In my last post I focused on how I went from mediocre sleep to solid sleep by simply adding ZMA to the equation. And all things being equal, ZMA improves the quality and depth of sleep.
There are two further changes I’ve made in the past few months that have made an additional impact to my sleep that are worth sharing – one is an easy win, one is much more of a challenge. Both have improved the quality of my sleep, but incrementally, not by leaps and bounds like ZMA.
First, the easy win is adding a mattress topper. While reading one of my favorite self improvement hero’s book, Gorilla Mindset, Mike Cernovich (good book, and his podcasts are fantastic), where he talks about sleep- he mentions how much a memory foam topper can improve sleep. So I ordered one from a UK company called Eve since it seemed to offer a good balance of price vs quality.
I already use (and love) my Tempur memory foam pillow, so adding a memory foam topper seemed like a good idea. And it was. For £199, I wake up feeling even better than I used to (which was pretty good)
Second, the hard one – kicking the coffee habit. I quit coffee cold turkey a few years ago in an effort to improve my sleep. It was possibly the worst 5 days of my life – foggy brain, low energy, irritable…squeaking by on decaffeinated coffee to get a tiny bit of caffeine in my system… awful. But after about day seven – I slept like I hadn’t slept in decades. I think there’s still an imprint of my body in that mattress – I slept so deeply. But travel and life conspired to get me drinking coffee again – and I love coffee.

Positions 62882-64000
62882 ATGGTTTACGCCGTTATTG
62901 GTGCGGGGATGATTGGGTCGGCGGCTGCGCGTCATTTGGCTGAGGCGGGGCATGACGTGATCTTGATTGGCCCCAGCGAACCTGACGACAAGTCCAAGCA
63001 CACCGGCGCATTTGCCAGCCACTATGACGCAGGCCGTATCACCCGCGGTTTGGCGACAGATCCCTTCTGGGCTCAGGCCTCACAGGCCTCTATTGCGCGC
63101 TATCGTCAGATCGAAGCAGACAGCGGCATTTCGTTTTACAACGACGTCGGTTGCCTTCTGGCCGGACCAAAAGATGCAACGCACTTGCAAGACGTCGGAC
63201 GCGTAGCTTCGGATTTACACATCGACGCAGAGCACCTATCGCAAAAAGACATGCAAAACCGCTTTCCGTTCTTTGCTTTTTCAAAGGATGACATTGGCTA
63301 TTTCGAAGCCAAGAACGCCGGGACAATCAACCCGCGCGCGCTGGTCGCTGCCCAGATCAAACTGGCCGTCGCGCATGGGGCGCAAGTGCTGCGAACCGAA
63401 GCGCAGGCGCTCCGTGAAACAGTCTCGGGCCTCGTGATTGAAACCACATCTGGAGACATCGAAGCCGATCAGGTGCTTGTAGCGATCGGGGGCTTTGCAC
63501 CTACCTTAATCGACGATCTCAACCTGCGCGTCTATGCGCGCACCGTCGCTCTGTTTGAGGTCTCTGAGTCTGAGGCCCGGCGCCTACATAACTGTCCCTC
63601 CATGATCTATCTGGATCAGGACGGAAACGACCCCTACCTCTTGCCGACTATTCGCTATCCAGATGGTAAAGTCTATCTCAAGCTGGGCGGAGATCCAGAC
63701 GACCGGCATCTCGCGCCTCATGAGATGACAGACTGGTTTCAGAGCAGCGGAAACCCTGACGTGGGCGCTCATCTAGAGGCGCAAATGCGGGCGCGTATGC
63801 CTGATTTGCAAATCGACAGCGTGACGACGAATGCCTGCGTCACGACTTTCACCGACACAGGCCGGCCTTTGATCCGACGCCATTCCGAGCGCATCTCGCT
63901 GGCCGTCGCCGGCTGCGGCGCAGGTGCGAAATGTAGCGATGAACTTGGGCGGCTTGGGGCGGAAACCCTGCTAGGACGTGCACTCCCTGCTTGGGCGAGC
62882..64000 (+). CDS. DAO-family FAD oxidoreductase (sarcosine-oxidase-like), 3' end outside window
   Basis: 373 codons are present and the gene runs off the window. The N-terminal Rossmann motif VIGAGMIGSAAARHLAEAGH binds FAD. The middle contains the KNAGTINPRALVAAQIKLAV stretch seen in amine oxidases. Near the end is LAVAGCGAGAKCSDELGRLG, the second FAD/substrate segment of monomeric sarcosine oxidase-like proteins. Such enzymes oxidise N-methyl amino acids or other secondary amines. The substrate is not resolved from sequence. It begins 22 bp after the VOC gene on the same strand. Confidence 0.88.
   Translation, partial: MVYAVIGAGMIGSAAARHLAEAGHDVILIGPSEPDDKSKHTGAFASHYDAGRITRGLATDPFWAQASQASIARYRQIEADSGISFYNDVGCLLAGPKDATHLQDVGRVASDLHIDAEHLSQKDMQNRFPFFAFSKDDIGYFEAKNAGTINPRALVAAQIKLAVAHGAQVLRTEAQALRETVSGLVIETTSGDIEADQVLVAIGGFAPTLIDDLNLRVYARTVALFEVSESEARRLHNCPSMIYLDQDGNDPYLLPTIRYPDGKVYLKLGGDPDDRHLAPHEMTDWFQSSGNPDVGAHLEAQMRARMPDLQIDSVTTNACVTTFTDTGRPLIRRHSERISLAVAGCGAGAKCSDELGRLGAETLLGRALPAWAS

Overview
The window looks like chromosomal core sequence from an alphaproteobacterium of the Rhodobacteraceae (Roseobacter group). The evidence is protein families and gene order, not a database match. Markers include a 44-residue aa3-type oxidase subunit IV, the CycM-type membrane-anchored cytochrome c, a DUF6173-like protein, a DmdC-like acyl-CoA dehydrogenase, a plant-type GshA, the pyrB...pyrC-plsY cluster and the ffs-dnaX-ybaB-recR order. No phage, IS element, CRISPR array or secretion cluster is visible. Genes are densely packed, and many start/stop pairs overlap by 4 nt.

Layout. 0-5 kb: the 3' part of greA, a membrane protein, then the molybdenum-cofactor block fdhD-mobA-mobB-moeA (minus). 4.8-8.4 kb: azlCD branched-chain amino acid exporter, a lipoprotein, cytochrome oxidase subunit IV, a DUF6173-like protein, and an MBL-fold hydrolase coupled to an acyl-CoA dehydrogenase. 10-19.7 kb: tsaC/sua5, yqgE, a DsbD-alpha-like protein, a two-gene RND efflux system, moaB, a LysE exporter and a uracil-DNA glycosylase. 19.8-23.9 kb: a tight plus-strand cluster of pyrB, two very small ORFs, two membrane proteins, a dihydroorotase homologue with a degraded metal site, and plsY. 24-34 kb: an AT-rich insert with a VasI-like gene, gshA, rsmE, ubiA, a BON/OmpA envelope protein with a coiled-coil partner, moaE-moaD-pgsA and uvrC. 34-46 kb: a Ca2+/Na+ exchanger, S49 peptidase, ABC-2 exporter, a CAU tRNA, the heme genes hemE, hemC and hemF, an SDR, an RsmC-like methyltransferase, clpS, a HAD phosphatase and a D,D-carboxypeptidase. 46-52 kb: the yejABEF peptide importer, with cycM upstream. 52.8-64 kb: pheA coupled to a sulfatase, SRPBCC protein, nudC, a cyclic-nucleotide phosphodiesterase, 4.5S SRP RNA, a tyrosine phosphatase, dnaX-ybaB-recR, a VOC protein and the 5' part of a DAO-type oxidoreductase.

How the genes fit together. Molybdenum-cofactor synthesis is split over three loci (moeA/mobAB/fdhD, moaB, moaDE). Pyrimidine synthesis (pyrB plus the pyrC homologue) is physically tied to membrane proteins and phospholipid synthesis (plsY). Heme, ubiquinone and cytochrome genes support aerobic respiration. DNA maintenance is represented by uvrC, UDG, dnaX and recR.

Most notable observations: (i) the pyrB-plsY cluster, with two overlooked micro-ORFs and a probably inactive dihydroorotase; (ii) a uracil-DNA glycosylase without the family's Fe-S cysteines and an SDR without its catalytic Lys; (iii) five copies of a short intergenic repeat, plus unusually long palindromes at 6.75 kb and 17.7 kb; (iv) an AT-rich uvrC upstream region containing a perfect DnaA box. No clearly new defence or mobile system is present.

But then life and travel conspired again to make me kick the coffee habit again (3 months now and counting). I spent three weeks in Japan at the end of last year and started drinking matcha lattes in Kyoto (the home of matcha). No, matcha lattes aren’t authentic, but they are very yummy. And matcha does still have caffeine (25mg vs 150mg+ for filter coffee). Since I was there, matcha was local, I made a point of only having matcha or hojicha (roasted green tea).
Since I had already kicked my decades old coffee addiction, making this transition wasn’t very difficult. I also noticed after 4-5 days that I was clearer in the mornings, with no “gotta have that first cup” craving/fogginess that comes with coffee. Matcha is well known for it’s mental clarity qualities (and health benefits) which I won’t go into here. After 2 weeks I ordered some brewed coffee, and after half a cup I was sweating, felt jittery and my stomach ached – I realized in that moment that coffee and I don’t mix, and that was that. I haven’t looked back.
Dropping coffee appears to be permanent this time, because I made a lifestyle change by substituting it with matcha. I still have a cup of warm liquid in the mornings, but it only has 25mg of caffeine, and I only have one, sometimes a second one on weekends. This is still only 50mg of caffeine before noon vs 2-3 cups of coffee with 150mg of caffeine each.
I wake up feeling clear headed, with no craving for a cup of coffee (or matcha in this case). If I don’t have anything, it’s ok. Not having coffee a few years back was catastrophic – instant headache and irritability.
Quitting coffee is hard. But if you really want to improve your sleep and mood, you should do it.
There you have it – three key tips to improving your sleep: ZMA, mattress topper and quitting coffee. Good luck.